Oil posted its seventh weekly gain as tight fuel-supply balances sustain bullish fundamentals, though headwinds brought on by accelerating US inflation capped crude’s advance.
West Texas Intermediate fell 0.7% after trading in a $4 range during a volatile session on Friday. Despite the fall, WTI ended the week 1.5% higher. The US Labor Department reported inflation quickened to a 40-year high, chilling broader markets and potentially signaling to the Federal Reserve to extend an aggressive series of interest-rate hikes.
“We are looking at inflation that’s really off the charts here,” said Tariq Zahir, managing member of the global macro program at Tyche Capital Advisors LLC. “Crude is going to be at the mercy of the markets.”
While traders assess inflation’s impact on long-term demand, the market for more immediate physical barrels is showing extreme tightness. On Friday, North Sea Forties crude, one of the grades that underpins the global Dated Brent benchmark traded at a premium of more than $4 to its benchmark, the biggest since at least 2008.
Demand for supplies that are relatively easy to process has grown since the war in Ukraine sent natural gas prices roaring higher. The European Union also is working to ban Russian crude imports, stoking supply fears and compounding inflation risks. At the same time, refiners are churning through as much crude as they can as prices of fuels surge to record highs.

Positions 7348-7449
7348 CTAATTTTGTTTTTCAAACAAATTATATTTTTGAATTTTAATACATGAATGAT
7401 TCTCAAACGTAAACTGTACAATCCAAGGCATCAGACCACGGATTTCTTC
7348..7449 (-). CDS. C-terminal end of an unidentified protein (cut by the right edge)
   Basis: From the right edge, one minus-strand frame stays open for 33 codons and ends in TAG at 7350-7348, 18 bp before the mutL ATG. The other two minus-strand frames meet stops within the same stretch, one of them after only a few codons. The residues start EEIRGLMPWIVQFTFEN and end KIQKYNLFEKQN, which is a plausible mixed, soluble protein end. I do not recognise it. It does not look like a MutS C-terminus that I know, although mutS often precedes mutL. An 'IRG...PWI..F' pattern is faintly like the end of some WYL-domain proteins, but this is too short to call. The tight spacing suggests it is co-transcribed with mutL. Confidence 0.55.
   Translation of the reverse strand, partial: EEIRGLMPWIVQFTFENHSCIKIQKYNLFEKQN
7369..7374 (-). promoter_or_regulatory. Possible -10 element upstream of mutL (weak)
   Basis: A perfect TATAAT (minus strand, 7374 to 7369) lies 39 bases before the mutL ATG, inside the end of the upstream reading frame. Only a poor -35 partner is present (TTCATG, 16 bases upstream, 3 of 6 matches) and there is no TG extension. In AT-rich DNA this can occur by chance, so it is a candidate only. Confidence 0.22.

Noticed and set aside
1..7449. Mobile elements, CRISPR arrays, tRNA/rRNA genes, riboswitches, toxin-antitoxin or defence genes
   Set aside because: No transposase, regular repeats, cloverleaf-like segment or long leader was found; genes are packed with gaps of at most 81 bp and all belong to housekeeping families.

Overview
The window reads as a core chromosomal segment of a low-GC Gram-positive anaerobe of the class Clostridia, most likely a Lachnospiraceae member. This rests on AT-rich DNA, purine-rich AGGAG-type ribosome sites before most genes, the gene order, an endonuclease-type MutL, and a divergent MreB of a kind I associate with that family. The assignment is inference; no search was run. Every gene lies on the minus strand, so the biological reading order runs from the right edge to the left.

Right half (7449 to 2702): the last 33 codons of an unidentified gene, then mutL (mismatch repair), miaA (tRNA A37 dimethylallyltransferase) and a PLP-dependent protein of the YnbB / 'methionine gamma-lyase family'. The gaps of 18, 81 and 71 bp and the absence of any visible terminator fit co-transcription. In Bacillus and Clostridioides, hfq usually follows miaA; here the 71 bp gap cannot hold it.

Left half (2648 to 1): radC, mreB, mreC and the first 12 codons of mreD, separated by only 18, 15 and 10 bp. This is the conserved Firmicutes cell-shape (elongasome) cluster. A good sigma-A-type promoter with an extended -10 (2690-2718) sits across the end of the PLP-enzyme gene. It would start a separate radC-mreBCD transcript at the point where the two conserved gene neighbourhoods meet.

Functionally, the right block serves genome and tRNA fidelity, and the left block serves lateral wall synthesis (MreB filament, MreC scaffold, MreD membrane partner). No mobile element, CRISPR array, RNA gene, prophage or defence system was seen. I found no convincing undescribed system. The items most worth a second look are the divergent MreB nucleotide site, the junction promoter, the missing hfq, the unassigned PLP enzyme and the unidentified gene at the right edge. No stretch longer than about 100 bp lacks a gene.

- WTI for July delivery dropped 84 cents to settle at $120.67 a barrel in New York.
- Brent for August settlement declined $1.06 to settle at $122.01 a barrel.
Meanwhile, rising prices at the pump are still causing pain for Americans with gasoline on the verge of hitting $5 a gallon. With some banks forecasting gasoline will rise to above $6 by the end of the summer, pressure will continue to grow on President Biden to seek measures to allay costs.
Elsewhere, China continued its Whac-A-Mole approach to Covid, lifting restrictions in some areas while imposing new curbs in others. Shanghai will lock down seven districts this weekend to mass-test millions of people as Covid-19 cases continue emerging there. China National Petroleum Corp., the nation’s top oil producer, this week forecast rising demand in the third quarter but warned of the potential for further disruptions from fresh outbreaks.
Published at Fri, 10 Jun 2022 13:02:58 -0700